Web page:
31 Jan 41.
Had a very good day & night. Was up yesterday twice for periods of two hours. Still very weak on my pins, and my hole system seems to be out of gear.
You see the weather is so blinkin awful at this time of the year, that I hardly have a chance to open my windows and get fresh air – Lately I have also been coughing in the morning, and that’s bad, cause it tires me right out for the day.
Nothing new here, except that the Ginnies are loosing their Empire fast, serves them right.
Hope you two are well this winter and taking things easy.
February out to see me ready to go on home.
Anxious to be with you all
Lots of love
Jan. 30. 1941
You know this man.
This is my morning luxury. I have not been allowed to shave myself as yet.
Fortunately I have a very barber here who used to work at the Royal York in Toronto.
This snap was taken by one of the sisters.
She taught it would be good record for the hospital log. Had a good night. Just had breakfeast, porage, egg, sausage, toast, tea. What more could you wish for. I have now left my fluid diet of nothing. I now weigh 175 lbs from my 209 when I got here.
Here comes nursie
A big kiss
29 Jan 41
Your letter of dec 14 reached me to-day, a few days after your’s of dec 28, 30th.
This afternoon, I had a great visitor, Colonel Ham. Gault D.S.O. Former Commander of the P.P.C.L.I (that’s the Princess Pats) of 1914-18, with him came Sir Harry Brittain the English author who has just finished his famous book Come The Three Corners — Sir Harry brought me his book, his autographed picture also autographed book with a great compliment to a great Fr. Can. soldier now sick; I tell you it’s quite comforting even in these days, of pains & aches, to think that the Army has been so kind to me. There must be something to your old man after all?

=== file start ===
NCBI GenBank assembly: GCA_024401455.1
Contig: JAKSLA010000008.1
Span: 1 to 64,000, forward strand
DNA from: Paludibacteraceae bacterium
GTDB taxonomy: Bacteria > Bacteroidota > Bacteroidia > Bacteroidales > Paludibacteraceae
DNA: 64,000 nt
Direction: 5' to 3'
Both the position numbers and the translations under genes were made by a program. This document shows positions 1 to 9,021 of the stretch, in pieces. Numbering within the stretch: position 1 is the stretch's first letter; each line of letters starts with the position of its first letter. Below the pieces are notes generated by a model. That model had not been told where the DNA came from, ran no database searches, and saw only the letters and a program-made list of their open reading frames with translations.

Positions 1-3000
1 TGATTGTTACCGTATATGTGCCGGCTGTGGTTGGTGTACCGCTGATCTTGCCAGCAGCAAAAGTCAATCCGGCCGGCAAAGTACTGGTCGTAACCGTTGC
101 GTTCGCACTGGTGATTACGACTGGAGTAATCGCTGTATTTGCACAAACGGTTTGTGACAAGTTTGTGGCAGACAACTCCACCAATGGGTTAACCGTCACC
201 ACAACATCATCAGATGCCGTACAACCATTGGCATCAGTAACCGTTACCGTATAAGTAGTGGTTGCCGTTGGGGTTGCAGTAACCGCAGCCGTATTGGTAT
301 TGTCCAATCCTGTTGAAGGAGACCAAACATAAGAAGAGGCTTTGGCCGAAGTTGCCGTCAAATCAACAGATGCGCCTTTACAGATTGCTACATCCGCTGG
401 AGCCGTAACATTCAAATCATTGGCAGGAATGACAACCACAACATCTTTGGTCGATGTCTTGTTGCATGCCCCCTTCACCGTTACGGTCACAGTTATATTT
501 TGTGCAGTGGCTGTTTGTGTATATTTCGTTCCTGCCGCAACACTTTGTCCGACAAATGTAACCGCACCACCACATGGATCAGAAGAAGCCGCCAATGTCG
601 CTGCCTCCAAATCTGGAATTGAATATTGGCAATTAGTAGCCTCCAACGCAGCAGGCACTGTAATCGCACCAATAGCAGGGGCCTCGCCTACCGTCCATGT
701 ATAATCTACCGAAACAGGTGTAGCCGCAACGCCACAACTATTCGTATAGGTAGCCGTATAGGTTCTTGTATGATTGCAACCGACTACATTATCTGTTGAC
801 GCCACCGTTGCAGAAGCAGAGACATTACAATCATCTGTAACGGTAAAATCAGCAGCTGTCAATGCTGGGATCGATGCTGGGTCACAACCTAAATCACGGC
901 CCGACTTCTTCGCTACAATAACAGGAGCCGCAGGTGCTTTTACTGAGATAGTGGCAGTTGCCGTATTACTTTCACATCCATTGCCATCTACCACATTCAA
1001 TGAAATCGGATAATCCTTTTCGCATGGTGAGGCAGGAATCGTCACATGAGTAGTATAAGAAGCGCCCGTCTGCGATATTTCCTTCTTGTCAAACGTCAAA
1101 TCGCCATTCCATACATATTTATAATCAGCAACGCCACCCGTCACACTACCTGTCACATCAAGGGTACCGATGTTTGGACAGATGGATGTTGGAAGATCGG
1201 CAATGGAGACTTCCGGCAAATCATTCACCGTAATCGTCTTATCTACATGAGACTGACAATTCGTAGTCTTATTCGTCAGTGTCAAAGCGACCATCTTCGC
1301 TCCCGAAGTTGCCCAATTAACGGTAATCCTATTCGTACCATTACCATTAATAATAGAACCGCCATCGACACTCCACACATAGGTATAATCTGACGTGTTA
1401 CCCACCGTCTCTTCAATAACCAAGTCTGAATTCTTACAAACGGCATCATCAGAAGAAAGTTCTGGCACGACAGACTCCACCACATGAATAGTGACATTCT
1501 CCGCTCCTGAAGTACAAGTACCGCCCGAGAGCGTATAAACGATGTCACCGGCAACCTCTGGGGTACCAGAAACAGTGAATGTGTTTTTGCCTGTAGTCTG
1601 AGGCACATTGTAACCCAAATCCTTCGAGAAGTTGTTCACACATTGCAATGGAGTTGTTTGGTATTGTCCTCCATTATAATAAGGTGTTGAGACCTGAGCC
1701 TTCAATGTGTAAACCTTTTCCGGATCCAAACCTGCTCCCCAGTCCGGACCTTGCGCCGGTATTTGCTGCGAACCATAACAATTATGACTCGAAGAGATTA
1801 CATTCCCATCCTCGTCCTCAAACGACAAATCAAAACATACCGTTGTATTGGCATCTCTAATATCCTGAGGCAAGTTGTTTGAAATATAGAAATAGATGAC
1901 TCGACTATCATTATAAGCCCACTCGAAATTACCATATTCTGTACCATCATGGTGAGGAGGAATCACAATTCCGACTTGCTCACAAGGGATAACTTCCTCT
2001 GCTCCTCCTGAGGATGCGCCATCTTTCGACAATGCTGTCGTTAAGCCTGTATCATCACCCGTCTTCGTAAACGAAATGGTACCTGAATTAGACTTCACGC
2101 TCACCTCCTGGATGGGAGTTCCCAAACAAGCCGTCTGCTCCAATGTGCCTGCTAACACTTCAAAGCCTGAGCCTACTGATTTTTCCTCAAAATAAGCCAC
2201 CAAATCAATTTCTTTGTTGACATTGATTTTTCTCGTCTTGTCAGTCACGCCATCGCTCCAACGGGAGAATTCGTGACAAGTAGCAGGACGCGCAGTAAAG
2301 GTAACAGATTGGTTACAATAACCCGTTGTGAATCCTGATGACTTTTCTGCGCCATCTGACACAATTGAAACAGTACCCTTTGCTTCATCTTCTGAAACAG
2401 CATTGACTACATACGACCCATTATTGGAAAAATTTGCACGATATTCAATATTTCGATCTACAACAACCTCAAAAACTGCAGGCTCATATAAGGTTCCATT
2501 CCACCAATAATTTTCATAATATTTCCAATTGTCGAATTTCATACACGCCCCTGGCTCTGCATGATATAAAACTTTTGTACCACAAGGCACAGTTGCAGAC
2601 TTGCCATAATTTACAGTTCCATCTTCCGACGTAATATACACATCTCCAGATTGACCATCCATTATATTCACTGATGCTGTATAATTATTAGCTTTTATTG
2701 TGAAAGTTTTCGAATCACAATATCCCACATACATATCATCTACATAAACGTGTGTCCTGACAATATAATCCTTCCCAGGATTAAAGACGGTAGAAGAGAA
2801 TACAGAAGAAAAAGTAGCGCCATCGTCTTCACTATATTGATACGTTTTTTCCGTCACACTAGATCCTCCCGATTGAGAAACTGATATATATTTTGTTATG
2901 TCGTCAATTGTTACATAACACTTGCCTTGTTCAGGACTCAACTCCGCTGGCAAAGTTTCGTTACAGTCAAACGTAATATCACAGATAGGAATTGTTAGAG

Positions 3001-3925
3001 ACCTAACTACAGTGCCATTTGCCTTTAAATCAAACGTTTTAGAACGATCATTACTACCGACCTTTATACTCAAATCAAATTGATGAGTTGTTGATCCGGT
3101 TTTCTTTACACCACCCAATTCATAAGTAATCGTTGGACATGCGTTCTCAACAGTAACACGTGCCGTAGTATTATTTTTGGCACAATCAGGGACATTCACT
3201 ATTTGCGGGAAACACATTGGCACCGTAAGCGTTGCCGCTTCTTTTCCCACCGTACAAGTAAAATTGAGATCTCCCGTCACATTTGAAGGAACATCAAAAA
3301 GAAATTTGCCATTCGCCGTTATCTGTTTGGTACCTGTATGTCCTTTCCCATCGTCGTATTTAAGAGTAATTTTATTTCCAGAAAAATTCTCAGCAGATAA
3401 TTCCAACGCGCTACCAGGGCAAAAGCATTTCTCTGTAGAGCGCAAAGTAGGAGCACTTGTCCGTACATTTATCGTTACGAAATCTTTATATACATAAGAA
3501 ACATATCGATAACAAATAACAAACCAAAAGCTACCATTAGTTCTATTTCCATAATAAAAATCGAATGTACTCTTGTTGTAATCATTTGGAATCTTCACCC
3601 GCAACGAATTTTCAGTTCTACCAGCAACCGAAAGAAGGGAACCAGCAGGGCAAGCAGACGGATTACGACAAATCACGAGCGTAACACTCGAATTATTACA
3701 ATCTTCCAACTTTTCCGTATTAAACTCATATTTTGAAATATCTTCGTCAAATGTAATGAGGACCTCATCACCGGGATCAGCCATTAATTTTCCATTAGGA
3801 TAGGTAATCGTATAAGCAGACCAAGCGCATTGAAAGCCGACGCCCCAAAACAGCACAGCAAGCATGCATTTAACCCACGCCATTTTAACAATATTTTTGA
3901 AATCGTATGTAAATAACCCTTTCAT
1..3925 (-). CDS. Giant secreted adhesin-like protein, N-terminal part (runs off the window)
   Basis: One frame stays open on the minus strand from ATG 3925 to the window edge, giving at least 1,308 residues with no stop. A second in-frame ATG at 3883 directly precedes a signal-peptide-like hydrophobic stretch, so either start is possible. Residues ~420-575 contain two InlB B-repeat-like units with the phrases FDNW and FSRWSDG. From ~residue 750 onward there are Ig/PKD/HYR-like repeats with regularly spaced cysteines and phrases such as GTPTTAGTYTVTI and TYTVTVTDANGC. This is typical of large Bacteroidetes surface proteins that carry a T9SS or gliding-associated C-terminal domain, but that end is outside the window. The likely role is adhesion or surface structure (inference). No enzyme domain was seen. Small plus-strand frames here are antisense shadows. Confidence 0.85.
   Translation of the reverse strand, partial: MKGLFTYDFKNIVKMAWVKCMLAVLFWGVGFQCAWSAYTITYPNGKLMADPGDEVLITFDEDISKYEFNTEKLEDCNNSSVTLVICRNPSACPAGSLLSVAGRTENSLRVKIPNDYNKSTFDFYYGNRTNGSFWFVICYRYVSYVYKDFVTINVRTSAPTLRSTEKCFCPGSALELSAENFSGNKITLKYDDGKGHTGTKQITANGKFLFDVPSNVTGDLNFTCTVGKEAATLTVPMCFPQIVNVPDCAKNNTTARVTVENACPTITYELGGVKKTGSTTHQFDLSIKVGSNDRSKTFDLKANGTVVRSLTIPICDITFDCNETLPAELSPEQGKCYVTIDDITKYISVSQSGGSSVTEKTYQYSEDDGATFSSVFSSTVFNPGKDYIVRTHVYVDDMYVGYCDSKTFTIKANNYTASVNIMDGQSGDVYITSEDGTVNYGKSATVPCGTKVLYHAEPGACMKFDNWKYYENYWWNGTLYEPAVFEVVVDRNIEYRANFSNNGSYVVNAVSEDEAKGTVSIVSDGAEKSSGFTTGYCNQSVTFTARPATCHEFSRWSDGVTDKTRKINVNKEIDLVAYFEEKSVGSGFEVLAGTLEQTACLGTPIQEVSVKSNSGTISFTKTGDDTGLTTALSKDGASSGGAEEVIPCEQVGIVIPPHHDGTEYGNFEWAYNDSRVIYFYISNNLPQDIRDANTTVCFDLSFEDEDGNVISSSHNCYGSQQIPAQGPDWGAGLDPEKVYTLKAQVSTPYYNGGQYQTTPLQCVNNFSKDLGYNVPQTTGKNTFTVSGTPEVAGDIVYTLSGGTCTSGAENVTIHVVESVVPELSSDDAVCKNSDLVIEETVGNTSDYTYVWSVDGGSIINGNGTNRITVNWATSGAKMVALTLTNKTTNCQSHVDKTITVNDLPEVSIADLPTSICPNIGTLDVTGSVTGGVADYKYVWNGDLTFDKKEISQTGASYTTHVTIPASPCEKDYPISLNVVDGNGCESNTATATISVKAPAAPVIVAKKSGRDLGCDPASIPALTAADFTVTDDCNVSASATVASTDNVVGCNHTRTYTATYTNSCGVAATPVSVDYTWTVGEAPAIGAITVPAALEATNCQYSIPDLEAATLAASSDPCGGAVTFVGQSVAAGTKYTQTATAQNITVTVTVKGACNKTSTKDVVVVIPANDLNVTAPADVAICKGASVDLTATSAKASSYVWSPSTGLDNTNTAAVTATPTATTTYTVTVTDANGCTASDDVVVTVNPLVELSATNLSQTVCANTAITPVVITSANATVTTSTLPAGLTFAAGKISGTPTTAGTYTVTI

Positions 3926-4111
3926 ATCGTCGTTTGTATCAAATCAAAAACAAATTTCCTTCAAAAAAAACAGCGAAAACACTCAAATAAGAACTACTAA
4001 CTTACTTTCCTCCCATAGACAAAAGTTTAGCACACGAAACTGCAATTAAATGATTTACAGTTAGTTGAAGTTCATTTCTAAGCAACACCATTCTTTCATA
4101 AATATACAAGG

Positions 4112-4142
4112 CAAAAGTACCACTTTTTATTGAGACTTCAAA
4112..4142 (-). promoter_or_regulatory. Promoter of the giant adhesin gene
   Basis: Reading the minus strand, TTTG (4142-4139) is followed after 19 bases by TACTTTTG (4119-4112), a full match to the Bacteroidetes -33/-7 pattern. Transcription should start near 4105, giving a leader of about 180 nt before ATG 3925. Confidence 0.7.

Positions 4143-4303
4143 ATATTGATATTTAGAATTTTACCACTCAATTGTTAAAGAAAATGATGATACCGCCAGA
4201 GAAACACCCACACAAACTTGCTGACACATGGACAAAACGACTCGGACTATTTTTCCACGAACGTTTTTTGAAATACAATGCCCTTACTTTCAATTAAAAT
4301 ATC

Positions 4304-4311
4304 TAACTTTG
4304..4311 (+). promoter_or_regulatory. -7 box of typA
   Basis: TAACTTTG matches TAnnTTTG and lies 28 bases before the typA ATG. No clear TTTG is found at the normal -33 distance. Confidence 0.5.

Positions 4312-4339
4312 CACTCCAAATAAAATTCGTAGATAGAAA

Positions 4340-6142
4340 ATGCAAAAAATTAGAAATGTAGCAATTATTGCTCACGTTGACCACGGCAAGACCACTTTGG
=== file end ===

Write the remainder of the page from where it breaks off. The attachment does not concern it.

I’ll bring this book home and keep it preciously -
I was up thrice to-day for short periods. I am awfully weak yet, and can’t seem to be getting stronger.
They say it’ll come with time. I do hope so.
Will try & bring home some souvenirs if they allow me to go to London later on.
Keep well darling
A big kiss
28 Jan. 41
My friend Mr. Wilcox of Burberry’s Ltd has just left. Mrs. W. received your letter and was enchanted to hear from you. What nice people they are. To show you – I had bought 2 pairs field boots at a cost of $75.00 and a pair of breeches $30.00 – On knowing that I was not to have any usage of these purchases Mr Wilcox came down, so I’d get credit, and he’d put them back in stock. I wore one pair of boots twice only and same for breeches.
It’s saving me $105.00, not bad eh. — Mr W. is getting two broaches made gold & silver for you & Junie, with my Reg’t crest. I bet they’ll be nice.
Well Ma I walked about 40 steps to-day and was up thrice. But I am inclined to be a bit discouraged on my slow progress.
That weakness in my left side is still here. My Dr. tells me it will disappear in time. I sometimes doubt it.
Colonel Flynn is very sick right now, but thinks there is nothing wrong with his heart. They have’nt told him yet what was wrong as he’s too weak for the crushing news.
They told me the morning I got here. They figured I was a strong brute, and I sure showed them that I was, with six attacks.
I see on to-days paper Jack O’Ryan told the Committee a mouth full yesterday, enclosed clipping that’s the spirit – I want to meet him when I go home.
Temperature here is very bad, but in bed I don’t mind it. Can you picture me in hospital all winter. It’s a brake for me that this bad luck came while I was in service, it is saving thousands of dollars and a future at that. My tea just came.
So, nough said.
Take care of yourself. I hope you are getting lots of mail from me cause I am writing enough.